A few days ago I blogged about the Water of Leith Conservation Trust stakeholder conference, which I was delighted to be able to attend as a regular volunteer of the trust. The topic of litter was one that people picked up on in the comments section on that post so I thought I'd say a bit more about that.
The Water of Leith is largely an urban river, passing right through the centre of Edinburgh, ending up at the docks in Leith, which is a very built up area. A fair amount of rubbish gets dumped into the river, some of it intentionally, some of it left behind when people have got drunk and left their beer cans and sandwich wrappers behind, some of it blows into the river from surrounding areas. Some people have developed the habit of bagging their dog's poo but then throwing the bag into the undergrowth or into a tree (which is a disgusting habit!). Some litter gets blown back along the river and walkway from the bins in the area. The council can only supply bins where they can get vehicle access to empty them which means that some stretches of the river don't have many bins.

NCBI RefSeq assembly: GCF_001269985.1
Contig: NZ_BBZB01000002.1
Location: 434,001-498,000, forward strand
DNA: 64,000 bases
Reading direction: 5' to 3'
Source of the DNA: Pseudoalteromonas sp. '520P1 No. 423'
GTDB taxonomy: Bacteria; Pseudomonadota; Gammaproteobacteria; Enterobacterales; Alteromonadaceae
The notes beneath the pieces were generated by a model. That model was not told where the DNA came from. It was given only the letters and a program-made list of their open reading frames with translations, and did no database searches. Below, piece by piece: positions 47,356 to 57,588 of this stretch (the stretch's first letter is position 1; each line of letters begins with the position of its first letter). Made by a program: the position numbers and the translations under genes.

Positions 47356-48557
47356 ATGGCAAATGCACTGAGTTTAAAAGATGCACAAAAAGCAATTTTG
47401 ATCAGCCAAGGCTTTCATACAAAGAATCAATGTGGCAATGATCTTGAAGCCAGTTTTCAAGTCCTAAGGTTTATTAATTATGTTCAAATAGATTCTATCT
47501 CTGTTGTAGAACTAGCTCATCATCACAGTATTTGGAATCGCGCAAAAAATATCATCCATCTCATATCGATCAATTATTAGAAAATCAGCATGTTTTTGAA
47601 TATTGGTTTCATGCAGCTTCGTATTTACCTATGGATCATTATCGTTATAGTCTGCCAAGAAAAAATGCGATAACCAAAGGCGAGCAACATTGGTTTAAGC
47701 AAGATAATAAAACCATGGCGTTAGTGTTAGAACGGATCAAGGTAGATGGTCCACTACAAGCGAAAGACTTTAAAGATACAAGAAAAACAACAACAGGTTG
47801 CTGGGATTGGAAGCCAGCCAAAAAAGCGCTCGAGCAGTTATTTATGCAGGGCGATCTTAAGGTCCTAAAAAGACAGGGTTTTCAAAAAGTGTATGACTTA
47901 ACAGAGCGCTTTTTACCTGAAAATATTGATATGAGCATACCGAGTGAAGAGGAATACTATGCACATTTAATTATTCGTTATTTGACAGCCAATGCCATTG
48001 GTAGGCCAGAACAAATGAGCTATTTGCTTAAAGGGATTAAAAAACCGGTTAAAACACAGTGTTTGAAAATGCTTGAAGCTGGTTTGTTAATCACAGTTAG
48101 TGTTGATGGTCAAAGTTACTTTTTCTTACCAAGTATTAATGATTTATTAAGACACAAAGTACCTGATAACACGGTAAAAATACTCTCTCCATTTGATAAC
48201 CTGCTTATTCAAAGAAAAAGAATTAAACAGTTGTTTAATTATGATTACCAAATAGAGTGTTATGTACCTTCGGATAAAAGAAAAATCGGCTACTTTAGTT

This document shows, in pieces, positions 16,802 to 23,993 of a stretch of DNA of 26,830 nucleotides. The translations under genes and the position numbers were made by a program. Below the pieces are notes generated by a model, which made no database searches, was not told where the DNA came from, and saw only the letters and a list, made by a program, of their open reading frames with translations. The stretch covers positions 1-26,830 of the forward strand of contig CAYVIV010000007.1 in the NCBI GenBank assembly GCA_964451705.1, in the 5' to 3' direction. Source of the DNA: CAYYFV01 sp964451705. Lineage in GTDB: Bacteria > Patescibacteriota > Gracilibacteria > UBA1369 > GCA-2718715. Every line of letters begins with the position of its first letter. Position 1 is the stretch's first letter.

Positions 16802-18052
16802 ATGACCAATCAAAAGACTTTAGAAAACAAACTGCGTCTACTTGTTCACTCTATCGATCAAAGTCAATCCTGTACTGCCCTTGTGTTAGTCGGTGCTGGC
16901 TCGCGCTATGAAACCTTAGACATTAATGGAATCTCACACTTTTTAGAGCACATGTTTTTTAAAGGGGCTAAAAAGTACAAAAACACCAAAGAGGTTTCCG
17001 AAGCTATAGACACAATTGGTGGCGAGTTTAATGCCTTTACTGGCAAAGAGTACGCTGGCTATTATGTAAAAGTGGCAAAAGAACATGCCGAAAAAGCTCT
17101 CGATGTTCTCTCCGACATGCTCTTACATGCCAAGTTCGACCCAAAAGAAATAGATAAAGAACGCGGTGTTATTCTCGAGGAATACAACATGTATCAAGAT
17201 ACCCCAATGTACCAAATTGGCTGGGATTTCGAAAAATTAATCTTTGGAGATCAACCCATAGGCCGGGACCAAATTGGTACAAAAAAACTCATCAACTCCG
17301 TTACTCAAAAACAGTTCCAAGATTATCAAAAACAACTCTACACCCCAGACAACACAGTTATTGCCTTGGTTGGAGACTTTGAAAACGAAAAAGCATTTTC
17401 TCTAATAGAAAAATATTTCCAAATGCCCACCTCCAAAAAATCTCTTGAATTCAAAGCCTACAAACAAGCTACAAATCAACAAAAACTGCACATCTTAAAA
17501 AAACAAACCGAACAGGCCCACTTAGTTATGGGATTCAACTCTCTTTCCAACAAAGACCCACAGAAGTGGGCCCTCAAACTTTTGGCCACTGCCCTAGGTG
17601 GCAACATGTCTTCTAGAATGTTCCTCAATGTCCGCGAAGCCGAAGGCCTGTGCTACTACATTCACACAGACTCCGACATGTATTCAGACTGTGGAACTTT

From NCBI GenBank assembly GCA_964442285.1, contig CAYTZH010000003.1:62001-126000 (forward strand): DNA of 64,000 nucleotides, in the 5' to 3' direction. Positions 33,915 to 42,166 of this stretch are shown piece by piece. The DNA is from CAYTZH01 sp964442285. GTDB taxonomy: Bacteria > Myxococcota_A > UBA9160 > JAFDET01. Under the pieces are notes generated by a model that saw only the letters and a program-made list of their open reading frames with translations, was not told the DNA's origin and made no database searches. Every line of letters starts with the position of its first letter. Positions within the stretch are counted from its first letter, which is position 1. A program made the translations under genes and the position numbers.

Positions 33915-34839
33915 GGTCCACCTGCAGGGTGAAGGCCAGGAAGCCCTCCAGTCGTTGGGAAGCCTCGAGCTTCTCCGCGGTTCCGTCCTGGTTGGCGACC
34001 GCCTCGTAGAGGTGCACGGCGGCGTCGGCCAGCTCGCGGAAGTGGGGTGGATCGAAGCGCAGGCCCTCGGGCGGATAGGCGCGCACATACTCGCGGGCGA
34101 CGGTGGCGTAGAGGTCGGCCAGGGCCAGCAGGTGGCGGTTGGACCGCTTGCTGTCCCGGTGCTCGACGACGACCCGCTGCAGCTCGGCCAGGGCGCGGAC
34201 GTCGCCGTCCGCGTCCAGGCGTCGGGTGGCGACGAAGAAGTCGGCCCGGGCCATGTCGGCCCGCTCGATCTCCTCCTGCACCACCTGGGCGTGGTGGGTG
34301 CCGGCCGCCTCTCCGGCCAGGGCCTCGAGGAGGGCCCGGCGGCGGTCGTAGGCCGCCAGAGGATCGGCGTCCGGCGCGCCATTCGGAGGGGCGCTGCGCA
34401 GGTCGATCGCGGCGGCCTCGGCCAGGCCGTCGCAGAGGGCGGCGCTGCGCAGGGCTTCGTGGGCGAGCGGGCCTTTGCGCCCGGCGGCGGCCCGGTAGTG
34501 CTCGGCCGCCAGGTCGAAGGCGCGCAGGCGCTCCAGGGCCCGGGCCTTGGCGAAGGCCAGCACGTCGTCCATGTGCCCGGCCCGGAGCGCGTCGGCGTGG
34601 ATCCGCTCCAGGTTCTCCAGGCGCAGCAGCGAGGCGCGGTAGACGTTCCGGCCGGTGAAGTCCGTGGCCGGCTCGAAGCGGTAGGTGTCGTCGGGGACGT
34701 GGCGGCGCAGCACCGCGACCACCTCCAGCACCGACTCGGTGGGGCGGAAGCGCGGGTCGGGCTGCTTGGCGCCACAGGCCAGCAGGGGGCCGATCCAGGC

The river is patrolled by a team of volunteers, who go out once a week, by themselves to look after a specific area of the river. We record wildlife, cut back overgrown vegetation, pick litter and report on major pollution or littering incidents. I usually fill a large carrier bag with litter each week, in the summer it will often be about two large carrier bags. I only pick litter that I can pick without endangering myself - so I don't climb trees, jump into the river or clamber up or down steep slopes.
Around once a month (more in the summer, less in the winter) a volunteer clean-up team takes a length of river which is blighted by litter and spends 2-3 hours in the river and on its banks, filling up a skip with all manner of litter and often some large or strange objects. Many of the clean ups are done by groups from local businesses or community groups. Each year a trophy is awarded to the community group that finds the most unusual item of rubbish, the trophy itself is made from a Victorian figurine that was found in the river!